Kashmir, Chenab and the opening up of Kashmir to the world

Kashmiris have been treating their brothers and sisters from the Chenab and Pir Panjal Valleys very well since the last three decades, if not for the last seven. Why shouldn’t we? After all a good chunk of them had fled from the Srinagar Valley to escape the marauding forces of Dogras, the Sikhs and even Afghans.

My travel for stories has taken me to remote areas of Poonch, Rajouri, Doda, Bhaderwah, Ramban and Kishwar, Reasi, Gulabgarh, Ramnagar, and in areas like Basohli, Basantgarh and a host of other places.

A good population is Kashmiri speaking and they adopt our culture, food, festivals, Urs, dressing and way of living. They love the noon chai (salted tea) with kulcha and sattu, phulka, spicy meat cuisines, payas and observe festivals like we do.

Because of no road-link since decades, (thank God for the Mughal road and an iffy Srinagar-Sinthan-Chenab valley link) they could not connect with the people of the Valley regularly. But that has started to change. Thanks to the Mughal road, Srinagar is only 4 hours drive away from Rajouri and Poonch. And if the Srinagar-Kishtwar link gets the much-awaited tunnel at Vailoo, the Chenab valley will get closer too.

These two important road connections apart, there are at least six other possible motor links. For example, the Doda-Deesa-Kapran link, the Saujyian-Tangmarg route, the Reasi-Kulgam road through Danew and upwards, the Uri-Poonch connect through Hajipir, and a few more through Yusmarg and Toshemaidan to Pir Panjal.

There are more roads to, and from Kashmir, but political uncertainty has blocked those. If governments of the day start pursuing them, Kashmir can be THE DESTINATION.

Those roads when permitted will open Kashmir to the world. But given the harsh realities of the subcontinent and now the China dimension, those crucial links will apparently take more time. Eventually the world being a global village, the rival trioka of China, India and Pakistan won’t sustain the economic pulls and pressures.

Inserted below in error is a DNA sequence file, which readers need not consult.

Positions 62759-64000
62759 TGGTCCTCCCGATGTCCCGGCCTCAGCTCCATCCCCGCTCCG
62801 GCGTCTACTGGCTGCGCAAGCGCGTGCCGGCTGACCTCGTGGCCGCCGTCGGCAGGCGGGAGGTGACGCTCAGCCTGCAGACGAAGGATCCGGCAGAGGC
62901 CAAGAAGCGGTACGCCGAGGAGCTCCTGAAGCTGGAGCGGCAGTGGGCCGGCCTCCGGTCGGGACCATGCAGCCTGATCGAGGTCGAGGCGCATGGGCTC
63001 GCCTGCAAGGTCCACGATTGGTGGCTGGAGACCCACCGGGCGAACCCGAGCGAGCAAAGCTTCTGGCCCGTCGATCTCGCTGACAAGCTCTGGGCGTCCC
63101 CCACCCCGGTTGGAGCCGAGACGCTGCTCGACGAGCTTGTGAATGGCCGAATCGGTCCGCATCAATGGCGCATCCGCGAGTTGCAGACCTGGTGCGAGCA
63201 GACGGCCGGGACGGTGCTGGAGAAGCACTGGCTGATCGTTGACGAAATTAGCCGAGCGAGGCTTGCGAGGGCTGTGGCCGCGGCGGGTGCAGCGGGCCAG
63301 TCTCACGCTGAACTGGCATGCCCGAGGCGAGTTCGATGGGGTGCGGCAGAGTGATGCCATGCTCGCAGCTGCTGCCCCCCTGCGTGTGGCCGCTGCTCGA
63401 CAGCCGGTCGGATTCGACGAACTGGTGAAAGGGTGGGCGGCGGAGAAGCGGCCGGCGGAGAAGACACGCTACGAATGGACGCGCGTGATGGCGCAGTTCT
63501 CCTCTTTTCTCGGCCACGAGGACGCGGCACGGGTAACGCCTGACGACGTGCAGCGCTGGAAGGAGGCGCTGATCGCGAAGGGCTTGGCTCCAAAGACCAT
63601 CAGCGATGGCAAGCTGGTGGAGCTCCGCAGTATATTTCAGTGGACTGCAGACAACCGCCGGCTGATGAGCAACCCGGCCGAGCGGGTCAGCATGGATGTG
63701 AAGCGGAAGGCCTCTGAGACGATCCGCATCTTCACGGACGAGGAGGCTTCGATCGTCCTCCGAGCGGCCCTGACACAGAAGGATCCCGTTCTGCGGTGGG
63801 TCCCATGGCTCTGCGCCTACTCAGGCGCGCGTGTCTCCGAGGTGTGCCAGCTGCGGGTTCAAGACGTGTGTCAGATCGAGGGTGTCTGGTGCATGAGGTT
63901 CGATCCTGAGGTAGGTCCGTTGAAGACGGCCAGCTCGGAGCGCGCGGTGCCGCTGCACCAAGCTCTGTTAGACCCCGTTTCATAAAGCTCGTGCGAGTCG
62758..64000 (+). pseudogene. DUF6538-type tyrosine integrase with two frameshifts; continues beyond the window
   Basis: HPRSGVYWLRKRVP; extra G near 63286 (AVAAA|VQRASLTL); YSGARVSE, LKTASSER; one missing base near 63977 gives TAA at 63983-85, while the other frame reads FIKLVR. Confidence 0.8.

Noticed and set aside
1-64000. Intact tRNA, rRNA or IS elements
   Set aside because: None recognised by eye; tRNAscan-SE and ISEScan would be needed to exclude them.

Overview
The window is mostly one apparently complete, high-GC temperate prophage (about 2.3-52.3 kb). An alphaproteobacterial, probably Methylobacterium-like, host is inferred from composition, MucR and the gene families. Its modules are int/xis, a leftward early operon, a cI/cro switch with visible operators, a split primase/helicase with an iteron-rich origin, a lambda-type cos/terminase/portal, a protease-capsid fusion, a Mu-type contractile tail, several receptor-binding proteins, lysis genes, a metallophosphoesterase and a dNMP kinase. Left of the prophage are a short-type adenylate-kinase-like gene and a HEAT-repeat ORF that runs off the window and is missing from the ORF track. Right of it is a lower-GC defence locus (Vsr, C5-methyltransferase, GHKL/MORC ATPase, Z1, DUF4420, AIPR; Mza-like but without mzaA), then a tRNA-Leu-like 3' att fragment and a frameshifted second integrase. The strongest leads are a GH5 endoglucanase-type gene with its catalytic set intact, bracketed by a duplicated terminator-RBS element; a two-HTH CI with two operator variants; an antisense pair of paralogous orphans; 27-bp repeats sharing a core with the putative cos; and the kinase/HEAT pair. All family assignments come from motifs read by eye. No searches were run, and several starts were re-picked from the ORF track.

The walls will have to come down. The economic benefits notwithstanding, the new road-links bring the people closer especially when the culture and languages are not alien.

Ever since the Mughal road got through, small time businesses are looking for opportunities in Srinagar and south Kashmir and vice versa in Rajouri and Poonch. Trade ties have picked up, apples and vegetables are cheaper now in Pir Panjal and bovines, livestock, milk products are in abundance on this side.

Coming back to the topic of roadlinks and connections, lately marriages have also been consummated between the two valleys.

When the road to Chenab will be up and running through the Vailoo tunnel, similar developments are expected.

Now to another important point.

Kashmir has played a great host to the people of the two hill Valleys. Good. Over the last two decades, Kashmir has absorbed and embraced their people. Many have bought land and houses in Srinagar’s posh localities and served across the length and breadth of Kashmir as officials and traders and never faced a bias or being ‘othered’.

The Valley has a huge bosom. It is sad, and bleeding and yet has a big heart to own, accommodate and shower love to people who are actually its own even though separated by cruel history and destiny. The Valley is mother of its lost children, too.

Kashmir has always made us proud. People from Chenab and Pir Panjal are welcome. They have every right to build nests, work and leisure here. But time has come they too own Kashmir and love its people. They should not be indifferent and express and assure locals that they stand with and by them.


Mufti Islah is a senior journalist working with CNN News18. This write-up originally appeared as a Facebook post and has been used with the permission of the author.

Click to comment
To Top